Conclusion

Could a community and connection-oriented method of addressing environmental damage such as restorative justice, with human guardians representing the natural elements victimized by pollution, advance the rights of nature and the ecocentric worldview which underpins it? Restorative justice is a more systemic way of addressing the harm cause by crime. Rights of Nature equally looks at environmental harm from a system-perspective; the system being the wider Earth community. Both restorative justice and Rights of Nature have indigenous roots.[22]
The fact that restorative justice uses indigenous processes such as (peacemaking) circles can create a conducive environment for Rights of Nature-approaches to gain strength. To repeat the words of Justice Brian Preston, ‘If the environment is recognised as being a victim of environmental crime and is represented in the restorative justice process, it becomes empowered. The environment is given a voice, validity and respect. This itself is a transformative act as it recognises the intrinsic value of the environment.’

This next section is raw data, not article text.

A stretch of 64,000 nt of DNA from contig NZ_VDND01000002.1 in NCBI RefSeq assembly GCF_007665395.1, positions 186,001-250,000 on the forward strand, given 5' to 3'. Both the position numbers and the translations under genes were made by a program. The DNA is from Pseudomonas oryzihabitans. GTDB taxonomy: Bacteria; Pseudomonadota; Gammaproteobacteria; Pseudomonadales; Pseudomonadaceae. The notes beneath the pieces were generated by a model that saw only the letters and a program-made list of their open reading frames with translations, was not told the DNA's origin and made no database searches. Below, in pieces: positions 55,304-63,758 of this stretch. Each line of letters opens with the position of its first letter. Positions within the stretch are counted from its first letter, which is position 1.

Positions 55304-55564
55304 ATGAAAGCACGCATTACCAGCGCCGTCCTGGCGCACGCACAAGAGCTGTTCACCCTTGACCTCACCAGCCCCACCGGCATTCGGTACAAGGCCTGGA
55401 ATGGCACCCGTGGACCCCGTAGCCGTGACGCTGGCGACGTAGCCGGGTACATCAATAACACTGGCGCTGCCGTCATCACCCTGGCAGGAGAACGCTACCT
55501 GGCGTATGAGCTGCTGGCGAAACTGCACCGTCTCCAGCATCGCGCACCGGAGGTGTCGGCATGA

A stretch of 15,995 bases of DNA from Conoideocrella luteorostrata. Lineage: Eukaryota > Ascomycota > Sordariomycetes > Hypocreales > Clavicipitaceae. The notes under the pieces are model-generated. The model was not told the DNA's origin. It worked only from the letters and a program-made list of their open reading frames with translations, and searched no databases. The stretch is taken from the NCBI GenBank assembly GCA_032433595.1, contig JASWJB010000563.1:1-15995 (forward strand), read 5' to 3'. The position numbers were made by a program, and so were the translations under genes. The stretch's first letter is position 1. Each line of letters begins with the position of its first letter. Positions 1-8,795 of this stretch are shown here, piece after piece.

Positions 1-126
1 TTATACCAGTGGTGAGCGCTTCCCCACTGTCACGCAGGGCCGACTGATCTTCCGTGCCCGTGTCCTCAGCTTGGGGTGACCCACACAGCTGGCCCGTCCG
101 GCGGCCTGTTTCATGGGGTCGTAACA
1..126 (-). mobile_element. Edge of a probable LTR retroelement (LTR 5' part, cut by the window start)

Restorative Justice allows a wide range of values, including spiritual and emotional values, and needs to be expressed and culturally appropriate procedures to be followed.[23] Thanks to this ‘open’ character, it could be well suited to give space for Rights of Nature-approaches to what constitutes an environmental violation, who can be a victim of such a violation, and what ‘restoration’ could look like. Offender’s confrontation with the harmful effect of his/her actions on the natural world, in the ideal case, might contribute to his/her ecological awakening. This confrontation can help the offender to start to relate differently to the natural world and to begin to internalize the values inherent in Rights of Nature. In the words of Judge Preston, ‘By giving the environment a voice and recognising and healing it as a victim, humanity’s relationship with the environment can be transformed.”[24] As such, restorative justice seems to hold great potential as an avenue to advance the Rights of Nature.